# Test emails with Cypress JS

# Javascript

Cypress is an amazing end-to-end testing framework. It's popular, bundles it's own chrome browser and is easily extended.

cypress

Cypress let's you test many parts of a website or web application with a browser in an automated way. It's like Selenium but a lot more user friendly.

# Testing with real email addresses

Many application use emails for account login and creation. Testing logins with Cypress is easy if you have a designated test user. But what about sign ups?

Email sign up has to be the most important aspect of any application and without access to unique, private email addresses end-to-end testing is difficult.

Luckily there's MailSlurp, a free API that let's you create real, randomized email addresses on demand. It also let's you send and receive email programmatically - perfect for end-to-end testing user sign-up flows!

# An example

To demonstrate let's imagine you worked at Twitter (😎) and you wanted to test the user sign up process end to end.

# Setup Cypress

To setup make sure you have NodeJS installed then run:

npm install --save cypress

Next create a test spec in with the following folder structure:

cypress
└── integration
    └── example.spec.js

Inside integration/example.spec.js let's write our first test:

# Writing a test

Let's start simple and write a test that loads the Twitter sign up screen with Cypress.

That would look a little like this:

describe("Sign up", () => {
  context("Example sign up page", () => {
    it("can load the sign up form", () => {
      cy.visit("https://twitter.com/i/flow/signup");
      cy.contains("Create your account");
    });
  });
});

When we run npx cypress run Cypress loads the Twitter sign up form and asserts thast Create your account is displayed on the page. The output looks like this:

cypress

# Testing with emails in Cypress

Now let's integrate email address into our test using MailSlurp. MailSlurp requires an api key but it's free for personal use so sign up to get one.

Once you've sign up we can extend Cypress with a command to creates new email address when we need them.

# Generate test email accounts in Cypress

To extend Cypress first create a support folder in the cypress directory and place an index.js and a command.js inside it. Like so:

cypress
├── integration
│   └── example.spec.js
└── support
    ├── commands.js
    └── index.js

Inside index.js import the commands.

import './commands'

Now let's set up a command called newEmailAddress inside commands.js that calls MailSlurp and creates an email address on demand.

const { MailSlurp } = require("mailslurp-client");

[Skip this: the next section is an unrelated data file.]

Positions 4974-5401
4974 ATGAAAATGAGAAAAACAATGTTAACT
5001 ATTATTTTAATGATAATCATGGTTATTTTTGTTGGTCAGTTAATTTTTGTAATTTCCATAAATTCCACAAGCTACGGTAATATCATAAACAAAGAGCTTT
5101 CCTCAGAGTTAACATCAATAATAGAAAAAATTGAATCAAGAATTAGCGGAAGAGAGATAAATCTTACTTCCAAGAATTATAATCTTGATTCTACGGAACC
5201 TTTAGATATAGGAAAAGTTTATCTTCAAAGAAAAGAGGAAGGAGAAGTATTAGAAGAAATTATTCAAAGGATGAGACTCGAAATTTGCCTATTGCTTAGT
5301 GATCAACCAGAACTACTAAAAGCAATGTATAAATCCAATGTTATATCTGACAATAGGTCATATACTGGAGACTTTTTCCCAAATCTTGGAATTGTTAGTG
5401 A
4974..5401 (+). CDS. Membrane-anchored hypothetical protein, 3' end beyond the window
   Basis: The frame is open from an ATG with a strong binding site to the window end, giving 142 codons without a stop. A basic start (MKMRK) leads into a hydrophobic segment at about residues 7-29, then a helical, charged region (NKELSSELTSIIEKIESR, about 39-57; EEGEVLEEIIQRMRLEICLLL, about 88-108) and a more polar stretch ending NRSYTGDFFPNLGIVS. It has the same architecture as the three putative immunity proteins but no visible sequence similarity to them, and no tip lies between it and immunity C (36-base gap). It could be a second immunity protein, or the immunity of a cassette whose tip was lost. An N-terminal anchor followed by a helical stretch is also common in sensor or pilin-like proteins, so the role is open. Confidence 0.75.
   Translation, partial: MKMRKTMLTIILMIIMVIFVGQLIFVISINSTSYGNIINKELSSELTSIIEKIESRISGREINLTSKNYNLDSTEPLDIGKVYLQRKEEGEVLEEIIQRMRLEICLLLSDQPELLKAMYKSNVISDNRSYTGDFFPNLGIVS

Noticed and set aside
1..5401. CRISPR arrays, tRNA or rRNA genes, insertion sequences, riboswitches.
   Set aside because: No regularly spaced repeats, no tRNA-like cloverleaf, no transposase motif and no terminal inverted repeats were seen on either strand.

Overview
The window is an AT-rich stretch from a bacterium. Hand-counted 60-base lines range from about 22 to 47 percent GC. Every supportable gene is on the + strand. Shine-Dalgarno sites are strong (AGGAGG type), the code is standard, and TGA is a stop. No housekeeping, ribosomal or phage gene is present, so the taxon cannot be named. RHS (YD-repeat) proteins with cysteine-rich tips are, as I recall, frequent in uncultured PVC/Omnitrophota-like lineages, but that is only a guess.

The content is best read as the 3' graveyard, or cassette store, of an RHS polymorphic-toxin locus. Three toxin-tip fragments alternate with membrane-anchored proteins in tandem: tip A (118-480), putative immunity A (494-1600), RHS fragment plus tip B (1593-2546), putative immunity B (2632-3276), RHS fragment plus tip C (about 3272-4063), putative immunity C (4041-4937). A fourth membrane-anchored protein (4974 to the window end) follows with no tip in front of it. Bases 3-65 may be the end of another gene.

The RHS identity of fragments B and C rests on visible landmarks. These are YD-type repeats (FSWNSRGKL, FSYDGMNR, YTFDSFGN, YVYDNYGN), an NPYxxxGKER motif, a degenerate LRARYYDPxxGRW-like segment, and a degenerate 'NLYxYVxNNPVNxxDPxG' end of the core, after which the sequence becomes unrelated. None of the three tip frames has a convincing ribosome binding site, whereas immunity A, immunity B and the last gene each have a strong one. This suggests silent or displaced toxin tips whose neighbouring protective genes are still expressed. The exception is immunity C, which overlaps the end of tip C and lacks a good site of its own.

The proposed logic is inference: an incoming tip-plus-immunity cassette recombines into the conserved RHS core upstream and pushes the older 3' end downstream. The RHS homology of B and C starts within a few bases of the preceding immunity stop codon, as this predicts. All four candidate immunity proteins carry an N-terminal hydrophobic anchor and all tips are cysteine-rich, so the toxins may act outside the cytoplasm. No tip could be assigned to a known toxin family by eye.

Cypress.Commands.add("newEmailAddress", () => {
  // instantiate MailSlurp
  const mailslurp = new MailSlurp({ apiKey: Cypress.env("API_KEY") });
  // return { id, emailAddress } or a new randomly generated inbox
  return mailslurp.createInbox();
});

# Using our newEmailAddress command

Now that we have a Cypress command that returns a new email address we can put it all together in our sign up test.

describe("Sign up", () => {
  context("Example sign up page", () => {
    it("can generate a new email address to test sign up", () => {
      // get an email address for this test run
      cy.newEmailAddress().then(({ emailAddress }) => {
        // load the twitte rform
        cy.visit("https://twitter.com/i/flow/signup");
        // click to enter email addres
        cy.contains("email instead").click();
        cy.get("input[type=email]").type(emailAddress);
        // assert that email address was entered
        cy.get("input[type=email]").should("contain.value", "@mailslurp.com");
        // submit the form, get the verification code, verify the user (see docs for those examples)
      });
    });
  });
});

Notice that we destructure the returned value from our helper command.

cy.newEmailAddress().then(({ emailAddress }) => {
  /* do stuff */
});

# Results

Now we can run our tests again and pass in a MailSlurp api key.

npx CYPRESS_API_KEY=your-api-key cypress run

Cypress loads our login screen and enters a real address that was generated with MailSlurp.

signup

# Next Steps

The next steps would be to submit the form, fetch the verification code sent to the email address using MailSlurp and verify the account.

That's right MailSlurp let's you receive email verification codes inside tests so you can sign up and verify the users end-to-end.

This means truly testing your app's most important processes like user sign up and email verification.

For more information on receiving emails in tests see the developers sections.

# Code Samples

As always you can find this and other examples in the MailSlurp examples repository. Use MailSlurp free and take your end-to-end test coverage to 💯 !